A bowhead whale’s appeal

What if a whale could write a letter to the editor?

The bowhead whale was also known as the Greenland whale. (Illustration by Matti Lainema and Juha Nurminen, Ultima Thule: Arctic Explorations, Helsinki: John Nurminen Foundation, 2001)

By Kenn Harper

In 1848, one-fifth of the world’s whaling fleet was in the North Pacific in search of an ever more elusive quarry.

In that year, Captain Thomas Roys, in command of the Superior, ventured far to the north in the Bering Sea, and killed a new type of whale near Imaqliq – Big Diomede Island, one of two islands where the sea narrows and Asia and North America come close together.

A map showing the Bering Sea, through which whalers passed to exploit the bowhead-rich waters of the Chukchi Sea. (Illustration from Marc Songini, “The Lost Fleet.” New York: St. Martin’s Press, 2007).

It was a bowhead — black and slow and very fat, sporting long baleen which the whalemen called “whalebone.”

Roys then ventured even farther north, the first whaler to try his luck in the Chukchi Sea. In all, he killed eleven bowheads that season, yielding 1,600 barrels of oil.

The following year, 50 ships sailed into Arctic waters, taking 500 whales. The next year was even better, from the point of view of the whalers but much worse if you were a bowhead. Over 100 ships visited the new whaling ground and 2,000 bowheads were killed. 

Experienced whalers knew that whales were social and intelligent beings with feelings and a desire to keep their species alive. When first discovered in the Chukchi Sea, whales were relatively easy to approach and therefore easy to kill.

Then they quickly became “more and more shy,” then “wild, restless, and suspicious.”

They sought refuge in the ice, but whalers followed them there, endangering their own lives while trying to deprive the bowhead of its lifeblood.

Many years later, an Alaskan Inupiat man, Asatchaq, in sharing his traditional wisdom about whales and their ways, claimed that whales watched people and made choices depending on what they learned.

“Those who feed the poor and the old, we’ll go to,” the whales would say. “We’ll give them our meat.”

A Quaker missionary to Hawaii, Rev. Samuel Chenery Damon, established a newspaper, The Friend, in Honolulu in 1843. Because Honolulu was a major meeting place for whalers in the Pacific, his paper often carried whaling news. 

In 1850, it carried a heartbreaking letter to the editor, a letter purporting to be from a bowhead whale. Titled A Polar Whale’s Appeal, it was written in “the second year of trouble,” and appeared in The Friend on Oct. 15, 1850.

Here is what the bowhead whale had to say about the whale slaughter.

“In behalf of my species, allow an inhabitant of this sea, to make an appeal through your columns to the friends of the whale in general. A few of the knowing old inhabitants of this sea have recently held a meeting to consult respecting our safety, and in some way or other, if possible, to avert the doom that seems to await all the whale Genus throughout the world, including the Sperm, Right, and Polar whales. 

“Although our situation… is remote from our enemy’s country, yet we have been knowing to the progress of affairs in the Japan and Ochotsk seas, the Atlantic and Indian oceans, and all the other ‘whaling grounds.’ We have imagined that we were safe in these cold regions; but no; within these last two years a furious attack has been made upon us, an attack more deadly and bloody, than any of our race ever experienced anywhere in the world.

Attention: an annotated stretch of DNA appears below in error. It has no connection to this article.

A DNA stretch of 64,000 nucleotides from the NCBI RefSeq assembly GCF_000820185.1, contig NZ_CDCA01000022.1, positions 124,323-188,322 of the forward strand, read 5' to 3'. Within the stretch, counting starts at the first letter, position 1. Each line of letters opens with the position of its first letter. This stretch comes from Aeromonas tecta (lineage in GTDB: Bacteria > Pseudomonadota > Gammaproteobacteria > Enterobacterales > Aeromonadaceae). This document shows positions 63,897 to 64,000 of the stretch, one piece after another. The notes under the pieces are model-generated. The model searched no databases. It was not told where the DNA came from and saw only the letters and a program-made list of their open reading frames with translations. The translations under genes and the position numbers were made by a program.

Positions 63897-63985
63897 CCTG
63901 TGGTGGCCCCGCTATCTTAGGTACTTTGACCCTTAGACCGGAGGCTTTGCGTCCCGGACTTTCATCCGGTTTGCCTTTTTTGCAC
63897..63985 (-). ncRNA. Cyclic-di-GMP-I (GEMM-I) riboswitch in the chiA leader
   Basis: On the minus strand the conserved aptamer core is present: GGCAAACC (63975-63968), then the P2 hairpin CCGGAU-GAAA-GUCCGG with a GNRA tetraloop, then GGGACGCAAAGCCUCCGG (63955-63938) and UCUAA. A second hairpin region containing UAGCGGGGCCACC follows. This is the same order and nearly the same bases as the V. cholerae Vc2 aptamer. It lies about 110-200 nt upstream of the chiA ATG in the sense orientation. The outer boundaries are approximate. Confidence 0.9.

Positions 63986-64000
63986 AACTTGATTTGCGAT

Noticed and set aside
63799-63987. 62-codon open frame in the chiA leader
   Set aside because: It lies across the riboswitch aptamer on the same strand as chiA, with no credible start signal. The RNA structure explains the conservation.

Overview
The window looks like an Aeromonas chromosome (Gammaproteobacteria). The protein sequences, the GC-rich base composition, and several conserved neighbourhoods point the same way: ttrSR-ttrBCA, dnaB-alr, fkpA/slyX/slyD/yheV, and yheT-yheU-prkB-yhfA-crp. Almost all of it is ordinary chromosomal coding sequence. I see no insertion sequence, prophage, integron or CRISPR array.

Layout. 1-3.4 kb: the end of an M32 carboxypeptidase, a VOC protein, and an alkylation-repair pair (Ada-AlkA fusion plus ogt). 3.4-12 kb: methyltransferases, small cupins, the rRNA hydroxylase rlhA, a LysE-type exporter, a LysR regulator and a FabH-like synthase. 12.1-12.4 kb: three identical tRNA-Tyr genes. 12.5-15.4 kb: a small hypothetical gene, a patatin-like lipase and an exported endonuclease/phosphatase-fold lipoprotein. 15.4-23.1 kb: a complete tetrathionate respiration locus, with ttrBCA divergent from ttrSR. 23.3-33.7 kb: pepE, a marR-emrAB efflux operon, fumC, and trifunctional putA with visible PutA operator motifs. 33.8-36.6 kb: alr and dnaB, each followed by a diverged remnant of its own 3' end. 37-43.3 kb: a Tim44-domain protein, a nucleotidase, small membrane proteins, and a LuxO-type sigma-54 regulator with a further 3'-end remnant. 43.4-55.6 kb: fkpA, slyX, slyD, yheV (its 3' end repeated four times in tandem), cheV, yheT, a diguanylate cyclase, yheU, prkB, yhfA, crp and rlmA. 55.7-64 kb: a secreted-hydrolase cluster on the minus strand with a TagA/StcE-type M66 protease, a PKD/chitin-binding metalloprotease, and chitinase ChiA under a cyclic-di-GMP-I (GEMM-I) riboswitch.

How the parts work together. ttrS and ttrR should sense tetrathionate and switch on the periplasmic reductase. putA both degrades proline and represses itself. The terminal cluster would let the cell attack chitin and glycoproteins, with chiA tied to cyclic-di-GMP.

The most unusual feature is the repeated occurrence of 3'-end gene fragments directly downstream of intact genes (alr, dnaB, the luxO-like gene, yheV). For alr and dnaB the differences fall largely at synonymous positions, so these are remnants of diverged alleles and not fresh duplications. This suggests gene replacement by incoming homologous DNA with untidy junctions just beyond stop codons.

“I scorn to speak of the cruelty that has been practised by our blood-thirsty enemies, armed with harpoon and lance; no age or sex has been spared. Multitudes of our species (the Polar) have been murdered in ‘cold’ blood. 

“Our enemies have wondered at our mild and inoffensive conduct; we have heard them cry, ‘there she blows,’ and our hearts have quailed as we saw their glittering steel reflecting the sun beams, and realized that in a few moments our life-blood oozing out would discolor the briny deep in which we have gambolled for scores of years. 

“We have never been trained to contend with a race of warriors, who sail in large three-masted vessels, on the sterns of which we have read ‘New Bedford,’ ‘Sag Harbor,’ ‘New London.’ Our battles have hitherto been with simple Indians in their skin canoes. 

“We have heard of the desperate encounters between these whale-killing monsters and our brethren the Right whales on the North-west coast. Some from that quarter have taken shelter in the quiet bays of our sea, others of the spermaceti species from Japan, have also visited us and reported their battles and disasters; they have told us it is no use to contend with the Nortons, the Tabers, the Coffins, the Coxs, the Smiths, the Halseys, and the other families of whale-killers. 

“We Polar whales are a quiet inoffensive race, desirous of life and peace, but, alas, we fear our doom is sealed; we have heard the threat that in one season more we shall all be ‘cut up,’ and ‘tried out.’ Is there no redress? 

“I write in behalf of my butchered and dying species. I appeal to the friends of the whole race of whales. Must we all be murdered in cold blood? Must our race become extinct? Will no friends and allies arise and revenge our wrongs? Will our friends be allowed to prey upon us another year? 

“We have heard of the power of the ‘Press;’ pray give these few lines a place in your columns, and let them go forth to the world. I am known among our enemies as the ‘Bowhead,’ but I belong to the Old Greenland family.” 

The letter was signed, “Yours till death, POLAR WHALE.”

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